The Collaborative International Dictionary of English. 2000.

Look at other dictionaries:

  • self- — ♦ Élément, de l angl. self « soi même ». ⇒ auto . self élément, de l angl. self, qui signifie soi même . ⇒SELF , élém. de compos. Élém. tiré de l angl. self « soi même », de même sens, entrant dans la constr. de subst. empr. à l angl. ou faits… …   Encyclopédie Universelle

  • self — self, the self In sociology, the concept of self is most frequently held to derive from the philosophies of Charles Horton Cooley , William James , and George Herbert Mead , and is the foundation of symbolic interactionism . It highlights the… …   Dictionary of sociology

  • self — /self/, n., pl. selves, adj., pron., pl. selves, v. n. 1. a person or thing referred to with respect to complete individuality: one s own self. 2. a person s nature, character, etc.: his better self. 3. personal interest. 4. Philos. a …   Universalium

  • self — self; self·dom; self·hood; self·ish·ness; self·ism; self·ist; self·less; self·ness; self·same·ness; thy·self; un·self; do it your·self; do it your·self·er; non·self; it·self; self·ish; self·ward; self·ish·ly; self·ward·ness; self·wards; …   English syllables

  • Self — объектно ориентированный, прототипный язык программирования, который задумывался как развитие языка Smalltalk. Разрабатывался в лаборатории Xerox PARC, а потом в Стэндфордском университете. Это была экспериментальная разработка, целью которой… …   Википедия

  • self — [ self ] (plural selves [ selvz ] ) noun *** count or uncount who you are and what you think and feel, especially the conscious feeling of being separate and different from other people: sense of self: Young babies do not have a fully developed… …   Usage of the words and phrases in modern English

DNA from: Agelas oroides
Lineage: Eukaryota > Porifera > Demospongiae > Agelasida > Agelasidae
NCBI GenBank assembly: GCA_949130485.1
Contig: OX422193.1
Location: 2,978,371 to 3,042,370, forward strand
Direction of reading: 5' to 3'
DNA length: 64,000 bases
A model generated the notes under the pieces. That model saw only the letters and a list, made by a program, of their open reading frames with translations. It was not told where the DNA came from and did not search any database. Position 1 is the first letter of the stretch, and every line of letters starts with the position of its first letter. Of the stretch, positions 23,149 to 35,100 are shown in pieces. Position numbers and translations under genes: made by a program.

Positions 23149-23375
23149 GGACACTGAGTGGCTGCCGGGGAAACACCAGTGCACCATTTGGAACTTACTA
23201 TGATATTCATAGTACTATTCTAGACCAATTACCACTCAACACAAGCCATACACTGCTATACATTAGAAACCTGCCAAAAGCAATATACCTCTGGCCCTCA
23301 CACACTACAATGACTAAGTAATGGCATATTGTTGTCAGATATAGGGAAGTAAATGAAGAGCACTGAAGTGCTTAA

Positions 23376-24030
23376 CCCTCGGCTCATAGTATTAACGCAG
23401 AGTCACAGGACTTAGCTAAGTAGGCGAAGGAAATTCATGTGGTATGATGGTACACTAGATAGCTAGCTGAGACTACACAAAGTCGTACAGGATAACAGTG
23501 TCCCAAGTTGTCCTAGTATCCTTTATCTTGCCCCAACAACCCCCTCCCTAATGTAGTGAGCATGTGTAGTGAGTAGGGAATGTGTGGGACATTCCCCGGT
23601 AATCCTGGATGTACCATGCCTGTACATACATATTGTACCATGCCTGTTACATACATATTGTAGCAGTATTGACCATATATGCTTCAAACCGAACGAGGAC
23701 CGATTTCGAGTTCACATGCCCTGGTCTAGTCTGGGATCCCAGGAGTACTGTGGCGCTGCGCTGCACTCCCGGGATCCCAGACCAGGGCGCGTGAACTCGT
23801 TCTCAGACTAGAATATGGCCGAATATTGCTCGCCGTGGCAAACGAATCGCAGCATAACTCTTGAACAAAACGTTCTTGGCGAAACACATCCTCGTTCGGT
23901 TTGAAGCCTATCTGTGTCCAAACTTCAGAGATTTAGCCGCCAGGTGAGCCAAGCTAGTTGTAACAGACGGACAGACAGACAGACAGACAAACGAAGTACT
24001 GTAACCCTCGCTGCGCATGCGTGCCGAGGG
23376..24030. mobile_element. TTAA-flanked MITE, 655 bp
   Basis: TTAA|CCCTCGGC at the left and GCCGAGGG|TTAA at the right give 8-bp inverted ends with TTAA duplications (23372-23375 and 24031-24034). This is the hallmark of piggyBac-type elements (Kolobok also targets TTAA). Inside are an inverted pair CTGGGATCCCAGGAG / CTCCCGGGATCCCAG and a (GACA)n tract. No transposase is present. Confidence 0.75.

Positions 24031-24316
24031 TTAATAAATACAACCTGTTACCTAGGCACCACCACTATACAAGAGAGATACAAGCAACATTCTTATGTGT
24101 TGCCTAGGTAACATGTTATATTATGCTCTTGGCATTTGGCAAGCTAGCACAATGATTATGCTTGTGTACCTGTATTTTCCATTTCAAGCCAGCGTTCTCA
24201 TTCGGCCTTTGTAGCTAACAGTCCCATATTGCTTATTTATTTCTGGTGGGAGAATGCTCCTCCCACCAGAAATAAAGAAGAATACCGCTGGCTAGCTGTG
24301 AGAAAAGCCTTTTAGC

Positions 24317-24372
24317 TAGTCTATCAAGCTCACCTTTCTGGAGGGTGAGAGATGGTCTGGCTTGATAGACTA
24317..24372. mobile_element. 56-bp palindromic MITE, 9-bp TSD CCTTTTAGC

• self — W3S2 [self] n plural selves [selvz] [: Old English;] 1.) [C usually singular] the type of person you are, your character, your typical behaviour etc sb s usual/normal self ▪ Sid was not his usual smiling self. be/look/feel (like) your old self… …   Dictionary of contemporary English

  • self — W3S2 [self] n plural selves [selvz] [: Old English;] 1.) [C usually singular] the type of person you are, your character, your typical behaviour etc sb s usual/normal self ▪ Sid was not his usual smiling self. be/look/feel (like) your old self… …   Dictionary of contemporary English

  • self- — is a highly productive prefix forming compounds of various types, in most of which self acts as the object on which the action or attribute signified by the second element operates, e.g. self betrayal (= betrayal of oneself), self awareness (=… …   Modern English usage

  • self- — [self] [ME < OE < self: see SELF] prefix 1. of oneself or itself: refers to the direct object of the implied transitive verb [self love, self restraint] 2. by oneself or itself: refers to the subject of the implied verb [self acting] 3. in …   English World dictionary